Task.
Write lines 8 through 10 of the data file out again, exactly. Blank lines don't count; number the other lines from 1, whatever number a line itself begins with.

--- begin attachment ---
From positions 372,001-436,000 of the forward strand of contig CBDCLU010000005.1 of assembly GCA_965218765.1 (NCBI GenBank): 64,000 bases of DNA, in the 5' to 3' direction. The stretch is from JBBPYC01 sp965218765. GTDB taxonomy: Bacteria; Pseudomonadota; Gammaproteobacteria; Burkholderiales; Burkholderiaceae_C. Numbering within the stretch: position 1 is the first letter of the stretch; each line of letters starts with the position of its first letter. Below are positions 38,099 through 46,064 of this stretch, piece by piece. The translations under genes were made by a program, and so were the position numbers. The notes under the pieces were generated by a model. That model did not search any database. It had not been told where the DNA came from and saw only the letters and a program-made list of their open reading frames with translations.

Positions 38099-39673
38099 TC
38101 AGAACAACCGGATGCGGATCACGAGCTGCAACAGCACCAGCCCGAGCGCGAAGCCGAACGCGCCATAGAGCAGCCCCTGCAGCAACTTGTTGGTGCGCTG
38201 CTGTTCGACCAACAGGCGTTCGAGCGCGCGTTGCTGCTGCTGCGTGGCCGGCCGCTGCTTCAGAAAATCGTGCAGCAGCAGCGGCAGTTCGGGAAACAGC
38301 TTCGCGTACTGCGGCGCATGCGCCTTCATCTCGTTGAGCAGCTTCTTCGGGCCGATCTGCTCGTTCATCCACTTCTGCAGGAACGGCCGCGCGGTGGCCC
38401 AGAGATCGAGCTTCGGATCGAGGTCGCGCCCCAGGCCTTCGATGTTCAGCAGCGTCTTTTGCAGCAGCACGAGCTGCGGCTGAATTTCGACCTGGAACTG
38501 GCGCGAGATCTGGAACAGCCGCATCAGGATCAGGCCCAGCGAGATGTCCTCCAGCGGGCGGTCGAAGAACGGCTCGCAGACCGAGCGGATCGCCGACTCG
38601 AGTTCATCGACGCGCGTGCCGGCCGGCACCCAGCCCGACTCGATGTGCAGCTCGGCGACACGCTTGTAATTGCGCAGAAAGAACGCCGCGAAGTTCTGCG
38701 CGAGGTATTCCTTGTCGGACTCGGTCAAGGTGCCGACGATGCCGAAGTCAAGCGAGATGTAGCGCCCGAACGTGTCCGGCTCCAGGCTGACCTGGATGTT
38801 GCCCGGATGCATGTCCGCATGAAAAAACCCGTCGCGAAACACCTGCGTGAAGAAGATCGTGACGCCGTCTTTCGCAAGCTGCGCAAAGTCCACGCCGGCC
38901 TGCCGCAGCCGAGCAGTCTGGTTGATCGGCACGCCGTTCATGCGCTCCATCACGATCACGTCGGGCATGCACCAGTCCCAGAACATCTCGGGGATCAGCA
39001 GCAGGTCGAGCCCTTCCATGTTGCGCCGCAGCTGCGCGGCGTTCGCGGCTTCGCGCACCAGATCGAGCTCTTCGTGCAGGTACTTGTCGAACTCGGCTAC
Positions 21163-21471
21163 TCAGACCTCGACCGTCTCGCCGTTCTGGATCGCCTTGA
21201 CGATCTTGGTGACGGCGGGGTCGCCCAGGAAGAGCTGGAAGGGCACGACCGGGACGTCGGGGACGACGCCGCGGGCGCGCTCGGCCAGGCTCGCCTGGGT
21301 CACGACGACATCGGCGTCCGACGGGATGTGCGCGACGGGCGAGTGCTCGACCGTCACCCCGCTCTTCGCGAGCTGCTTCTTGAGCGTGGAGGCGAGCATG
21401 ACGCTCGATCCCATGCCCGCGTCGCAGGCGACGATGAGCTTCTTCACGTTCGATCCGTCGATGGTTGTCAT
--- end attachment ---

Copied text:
38501 GCGCGAGATCTGGAACAGCCGCATCAGGATCAGGCCCAGCGAGATGTCCTCCAGCGGGCGGTCGAAGAACGGCTCGCAGACCGAGCGGATCGCCGACTCG
38601 AGTTCATCGACGCGCGTGCCGGCCGGCACCCAGCCCGACTCGATGTGCAGCTCGGCGACACGCTTGTAATTGCGCAGAAAGAACGCCGCGAAGTTCTGCG
38701 CGAGGTATTCCTTGTCGGACTCGGTCAAGGTGCCGACGATGCCGAAGTCAAGCGAGATGTAGCGCCCGAACGTGTCCGGCTCCAGGCTGACCTGGATGTT